Alice Markowitz, 33-year-old Harvard psychologist turned documentary filmmaker, reported and co-directed "Nova's" powerful report on the experimental cancer therapy interleukin-2 for the Chedd-Angier Production Co. She and her associate, Graham Chedd, came to the IL-2 program at about the same time as the first patients.
Her fly-on-the-wall reportage, which gives the program much of its strength, also gave the television team more than usual personal involvement.
"Basically, I said to the patients, 'You don't know what you're getting into and I don't know what you're getting into, but will you let me go with you?' "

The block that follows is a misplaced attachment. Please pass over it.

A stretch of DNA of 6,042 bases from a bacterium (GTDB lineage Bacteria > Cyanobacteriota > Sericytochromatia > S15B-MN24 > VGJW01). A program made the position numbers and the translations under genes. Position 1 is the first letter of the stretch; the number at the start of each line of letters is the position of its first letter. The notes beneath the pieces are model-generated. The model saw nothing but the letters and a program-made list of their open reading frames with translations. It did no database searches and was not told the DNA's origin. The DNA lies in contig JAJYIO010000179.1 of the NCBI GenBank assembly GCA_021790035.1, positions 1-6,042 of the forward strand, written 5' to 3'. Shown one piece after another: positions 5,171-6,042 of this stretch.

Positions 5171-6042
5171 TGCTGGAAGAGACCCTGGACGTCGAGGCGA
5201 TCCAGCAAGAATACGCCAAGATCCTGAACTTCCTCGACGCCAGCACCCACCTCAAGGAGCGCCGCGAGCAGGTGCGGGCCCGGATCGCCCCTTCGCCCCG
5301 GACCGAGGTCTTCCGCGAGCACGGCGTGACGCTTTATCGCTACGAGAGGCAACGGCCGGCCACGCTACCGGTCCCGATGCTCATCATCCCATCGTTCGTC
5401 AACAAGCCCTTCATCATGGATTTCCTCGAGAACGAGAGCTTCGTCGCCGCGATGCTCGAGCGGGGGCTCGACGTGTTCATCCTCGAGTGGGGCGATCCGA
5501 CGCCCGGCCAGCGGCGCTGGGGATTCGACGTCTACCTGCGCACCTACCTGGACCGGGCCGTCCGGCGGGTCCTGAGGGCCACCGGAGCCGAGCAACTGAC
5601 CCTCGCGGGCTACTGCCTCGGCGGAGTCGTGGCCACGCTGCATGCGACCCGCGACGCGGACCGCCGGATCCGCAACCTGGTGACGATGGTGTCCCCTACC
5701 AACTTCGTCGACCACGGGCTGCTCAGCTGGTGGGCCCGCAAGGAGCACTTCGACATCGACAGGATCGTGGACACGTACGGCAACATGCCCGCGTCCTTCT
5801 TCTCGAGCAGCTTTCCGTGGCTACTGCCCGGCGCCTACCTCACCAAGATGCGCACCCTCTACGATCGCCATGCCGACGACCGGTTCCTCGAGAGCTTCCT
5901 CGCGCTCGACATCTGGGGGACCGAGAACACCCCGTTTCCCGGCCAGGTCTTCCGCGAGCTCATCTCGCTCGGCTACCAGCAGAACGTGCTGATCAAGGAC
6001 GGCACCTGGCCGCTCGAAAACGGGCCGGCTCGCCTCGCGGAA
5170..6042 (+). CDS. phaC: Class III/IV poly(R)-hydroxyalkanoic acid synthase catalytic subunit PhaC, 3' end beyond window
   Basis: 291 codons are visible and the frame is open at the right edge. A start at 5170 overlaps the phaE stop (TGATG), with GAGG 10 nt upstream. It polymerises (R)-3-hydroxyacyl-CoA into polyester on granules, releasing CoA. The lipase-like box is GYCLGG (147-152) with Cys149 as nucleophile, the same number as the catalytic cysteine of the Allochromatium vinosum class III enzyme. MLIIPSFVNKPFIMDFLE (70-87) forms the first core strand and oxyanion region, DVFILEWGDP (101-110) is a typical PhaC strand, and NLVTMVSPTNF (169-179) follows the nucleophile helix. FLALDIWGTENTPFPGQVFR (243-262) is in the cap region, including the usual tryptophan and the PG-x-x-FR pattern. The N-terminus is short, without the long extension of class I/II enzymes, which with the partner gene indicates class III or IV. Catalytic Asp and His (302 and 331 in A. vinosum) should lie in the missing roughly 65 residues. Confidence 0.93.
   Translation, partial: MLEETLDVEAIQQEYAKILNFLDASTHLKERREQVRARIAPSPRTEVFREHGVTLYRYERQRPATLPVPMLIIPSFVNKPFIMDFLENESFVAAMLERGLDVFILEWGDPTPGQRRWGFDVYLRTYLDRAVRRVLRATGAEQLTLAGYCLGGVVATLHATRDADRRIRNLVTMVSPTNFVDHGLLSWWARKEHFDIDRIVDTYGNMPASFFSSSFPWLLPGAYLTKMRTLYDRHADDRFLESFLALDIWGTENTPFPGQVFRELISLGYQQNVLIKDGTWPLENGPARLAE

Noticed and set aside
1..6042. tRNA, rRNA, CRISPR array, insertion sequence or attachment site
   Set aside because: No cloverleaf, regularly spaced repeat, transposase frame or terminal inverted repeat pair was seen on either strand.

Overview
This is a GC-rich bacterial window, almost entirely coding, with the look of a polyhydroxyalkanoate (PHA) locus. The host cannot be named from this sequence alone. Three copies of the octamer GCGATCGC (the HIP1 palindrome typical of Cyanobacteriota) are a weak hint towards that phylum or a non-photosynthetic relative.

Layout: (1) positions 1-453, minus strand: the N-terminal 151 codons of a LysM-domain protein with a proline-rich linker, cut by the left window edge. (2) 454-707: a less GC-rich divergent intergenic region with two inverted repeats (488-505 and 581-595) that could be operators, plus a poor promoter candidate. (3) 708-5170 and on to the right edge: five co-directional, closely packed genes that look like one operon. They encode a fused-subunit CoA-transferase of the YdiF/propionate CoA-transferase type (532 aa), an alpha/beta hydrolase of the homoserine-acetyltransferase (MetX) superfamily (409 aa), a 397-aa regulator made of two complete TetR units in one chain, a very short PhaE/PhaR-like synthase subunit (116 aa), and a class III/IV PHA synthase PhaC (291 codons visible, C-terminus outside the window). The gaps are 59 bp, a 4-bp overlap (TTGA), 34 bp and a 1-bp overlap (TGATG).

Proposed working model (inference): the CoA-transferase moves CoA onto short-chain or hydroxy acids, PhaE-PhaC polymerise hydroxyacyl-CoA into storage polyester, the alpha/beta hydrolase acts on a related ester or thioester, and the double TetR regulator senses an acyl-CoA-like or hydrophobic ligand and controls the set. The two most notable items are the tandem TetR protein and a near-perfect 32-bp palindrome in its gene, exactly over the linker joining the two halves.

One of the patients who only moments before had greeted his doctor with a quip became "terribly ill quite suddenly while we were shooting . . . We left the room, but then I came back in and said to him, 'Neville, this is a documentary. Can we show the whole experience?' He said yes."
One thing Markowitz found most wrenching, she said, was accompanying the patients through their CT scans, which detects hidden tumors. "We sometimes knew the news before they did," she said, "and it wasn't always good. We were with these families at their most private moments, and sometimes their tragedies became ours."